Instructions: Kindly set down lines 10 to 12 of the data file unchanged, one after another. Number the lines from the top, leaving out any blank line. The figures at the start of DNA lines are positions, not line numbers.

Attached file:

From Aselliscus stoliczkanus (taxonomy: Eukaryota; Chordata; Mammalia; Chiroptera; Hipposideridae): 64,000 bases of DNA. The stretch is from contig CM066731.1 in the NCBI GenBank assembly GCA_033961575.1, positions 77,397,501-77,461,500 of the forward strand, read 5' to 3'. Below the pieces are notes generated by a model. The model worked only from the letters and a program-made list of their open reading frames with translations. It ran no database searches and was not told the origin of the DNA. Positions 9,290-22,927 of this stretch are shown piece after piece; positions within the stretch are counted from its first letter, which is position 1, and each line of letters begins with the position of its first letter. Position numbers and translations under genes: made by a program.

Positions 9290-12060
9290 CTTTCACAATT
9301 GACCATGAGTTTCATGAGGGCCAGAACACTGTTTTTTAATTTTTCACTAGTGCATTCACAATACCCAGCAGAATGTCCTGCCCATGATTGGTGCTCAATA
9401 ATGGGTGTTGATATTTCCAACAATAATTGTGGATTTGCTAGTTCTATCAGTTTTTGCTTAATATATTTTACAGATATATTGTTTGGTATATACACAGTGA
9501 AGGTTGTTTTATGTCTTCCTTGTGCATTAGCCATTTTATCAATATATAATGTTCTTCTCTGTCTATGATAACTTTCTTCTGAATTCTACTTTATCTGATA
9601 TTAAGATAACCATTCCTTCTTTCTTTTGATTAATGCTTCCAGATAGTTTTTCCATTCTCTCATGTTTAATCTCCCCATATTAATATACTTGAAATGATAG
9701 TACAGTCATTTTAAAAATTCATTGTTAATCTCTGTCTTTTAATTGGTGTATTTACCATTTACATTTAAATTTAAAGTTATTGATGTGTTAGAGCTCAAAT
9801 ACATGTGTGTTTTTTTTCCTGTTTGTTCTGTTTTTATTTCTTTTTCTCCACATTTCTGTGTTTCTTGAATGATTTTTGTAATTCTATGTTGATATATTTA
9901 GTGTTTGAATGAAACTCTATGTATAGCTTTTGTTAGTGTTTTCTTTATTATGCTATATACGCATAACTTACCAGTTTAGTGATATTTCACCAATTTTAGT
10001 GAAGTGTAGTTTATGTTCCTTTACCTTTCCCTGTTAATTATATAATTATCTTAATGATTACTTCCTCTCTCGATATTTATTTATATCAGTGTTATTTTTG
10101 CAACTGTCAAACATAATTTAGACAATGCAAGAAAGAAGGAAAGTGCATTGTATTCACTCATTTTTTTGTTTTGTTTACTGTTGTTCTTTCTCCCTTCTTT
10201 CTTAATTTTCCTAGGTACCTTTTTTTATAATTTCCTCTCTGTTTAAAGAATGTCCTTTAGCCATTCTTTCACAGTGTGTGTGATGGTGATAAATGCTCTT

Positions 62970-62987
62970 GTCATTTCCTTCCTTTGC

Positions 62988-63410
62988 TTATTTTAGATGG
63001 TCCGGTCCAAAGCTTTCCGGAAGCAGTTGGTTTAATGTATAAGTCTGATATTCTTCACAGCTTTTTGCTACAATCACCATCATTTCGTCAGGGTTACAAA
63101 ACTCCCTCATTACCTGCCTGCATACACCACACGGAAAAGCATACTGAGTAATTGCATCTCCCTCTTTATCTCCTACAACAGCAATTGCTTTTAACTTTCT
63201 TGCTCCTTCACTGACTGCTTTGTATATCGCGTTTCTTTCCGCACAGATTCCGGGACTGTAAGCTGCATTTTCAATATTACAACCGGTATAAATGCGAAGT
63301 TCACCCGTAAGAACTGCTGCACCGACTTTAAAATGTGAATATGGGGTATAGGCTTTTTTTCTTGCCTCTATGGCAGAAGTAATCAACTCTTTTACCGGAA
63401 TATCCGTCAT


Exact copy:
9901 GTGTTTGAATGAAACTCTATGTATAGCTTTTGTTAGTGTTTTCTTTATTATGCTATATACGCATAACTTACCAGTTTAGTGATATTTCACCAATTTTAGT
10001 GAAGTGTAGTTTATGTTCCTTTACCTTTCCCTGTTAATTATATAATTATCTTAATGATTACTTCCTCTCTCGATATTTATTTATATCAGTGTTATTTTTG
10101 CAACTGTCAAACATAATTTAGACAATGCAAGAAAGAAGGAAAGTGCATTGTATTCACTCATTTTTTTGTTTTGTTTACTGTTGTTCTTTCTCCCTTCTTT